Easy Tree Studies for All Seasons of the Year
Read alsoMagic Of Believing Collection
When T.N.T. – It Rocks the Earth was first published, I imagined that it would be easily understood since I had written it simply. But as the years went by, some readers protested that it was too much in digest form. Others said they couldn't understand it.I had assumed that most people knew something about the power of thought.…
It was late April when I came by. As I looked up into that tree top the sunlight was shining through, and at first I thought I must be dreaming. Instead of buds, I saw what seemed like lighted candles, each with a silken frill, like the recurved petals of an iris, below the tip of flame! I had never seen a tree thus illuminated, and the sight was enchanting.
The warm spring air had brought out the hickory buds, with those of other trees, and while I was looking for flowers on the ground, the buds above had swollen, cast off the winter covers, revealing the silky inner wrappings of the young shoots.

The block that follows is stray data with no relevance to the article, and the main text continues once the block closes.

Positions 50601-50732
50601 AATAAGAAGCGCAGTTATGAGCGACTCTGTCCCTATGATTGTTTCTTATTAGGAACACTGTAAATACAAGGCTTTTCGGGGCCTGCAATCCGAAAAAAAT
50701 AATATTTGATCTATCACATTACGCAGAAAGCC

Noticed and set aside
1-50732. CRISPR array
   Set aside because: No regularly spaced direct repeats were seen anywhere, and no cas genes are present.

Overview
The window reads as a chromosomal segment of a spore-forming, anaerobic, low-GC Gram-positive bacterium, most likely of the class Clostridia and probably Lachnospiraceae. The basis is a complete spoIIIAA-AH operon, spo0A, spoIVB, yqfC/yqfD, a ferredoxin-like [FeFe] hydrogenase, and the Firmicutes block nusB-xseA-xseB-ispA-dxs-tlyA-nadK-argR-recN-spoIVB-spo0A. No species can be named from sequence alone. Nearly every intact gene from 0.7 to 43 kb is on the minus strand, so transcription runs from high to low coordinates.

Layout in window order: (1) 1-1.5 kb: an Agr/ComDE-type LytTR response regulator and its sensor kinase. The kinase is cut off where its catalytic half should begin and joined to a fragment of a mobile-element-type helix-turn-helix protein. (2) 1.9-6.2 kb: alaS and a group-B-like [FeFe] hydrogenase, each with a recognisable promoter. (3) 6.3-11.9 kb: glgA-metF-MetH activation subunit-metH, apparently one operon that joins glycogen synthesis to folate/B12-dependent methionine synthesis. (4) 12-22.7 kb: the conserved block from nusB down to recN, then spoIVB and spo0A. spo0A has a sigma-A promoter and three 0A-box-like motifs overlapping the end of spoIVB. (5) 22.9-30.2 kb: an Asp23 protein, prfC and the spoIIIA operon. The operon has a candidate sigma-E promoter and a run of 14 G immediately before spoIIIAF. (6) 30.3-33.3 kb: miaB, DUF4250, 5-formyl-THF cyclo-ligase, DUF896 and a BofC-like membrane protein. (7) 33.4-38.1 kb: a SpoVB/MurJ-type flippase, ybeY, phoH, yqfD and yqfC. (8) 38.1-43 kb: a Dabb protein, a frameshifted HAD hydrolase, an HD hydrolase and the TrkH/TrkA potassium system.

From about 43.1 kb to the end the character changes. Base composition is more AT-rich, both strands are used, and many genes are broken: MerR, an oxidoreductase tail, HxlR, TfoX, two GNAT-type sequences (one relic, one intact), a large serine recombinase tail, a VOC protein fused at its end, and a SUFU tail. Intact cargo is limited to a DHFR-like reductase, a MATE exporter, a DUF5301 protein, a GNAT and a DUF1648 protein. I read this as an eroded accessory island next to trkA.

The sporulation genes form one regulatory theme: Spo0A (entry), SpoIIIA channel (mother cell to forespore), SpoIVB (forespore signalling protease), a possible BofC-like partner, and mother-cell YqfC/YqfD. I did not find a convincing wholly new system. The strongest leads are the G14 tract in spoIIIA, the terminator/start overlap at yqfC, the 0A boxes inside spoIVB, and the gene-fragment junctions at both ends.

The rich downward-curving “petals” were only the inner scales of the great buds, grown long and wide, their vivid orange setting off the compact yellow buds that still stood erect. These concealed the tender, velvety leaves that were soon to be revealed with the falling of the leaf scales. I had never seen a hickory tree opening its iris-like buds before, but I have never missed it since.
The name is the thing we wish first to know when we meet a stranger. If an acorn is found growing on a tree, that tree has given us its name, for trees that bear acorns are all oaks. An acorn is a kind of nut, and there are many kinds of oaks, each with its own acorn pattern, unlike that of other oaks. Yet all acorns sit in their little acorn cups, and we do not confuse them with nuts of other trees. So we know the family name of all trees whose fruits are acorns. They are all oaks, and there are fifty kinds in our own country, growing wild in American forests. But if those of all countries are counted, there are in all more than three hundred kinds.
[From Chapter 1]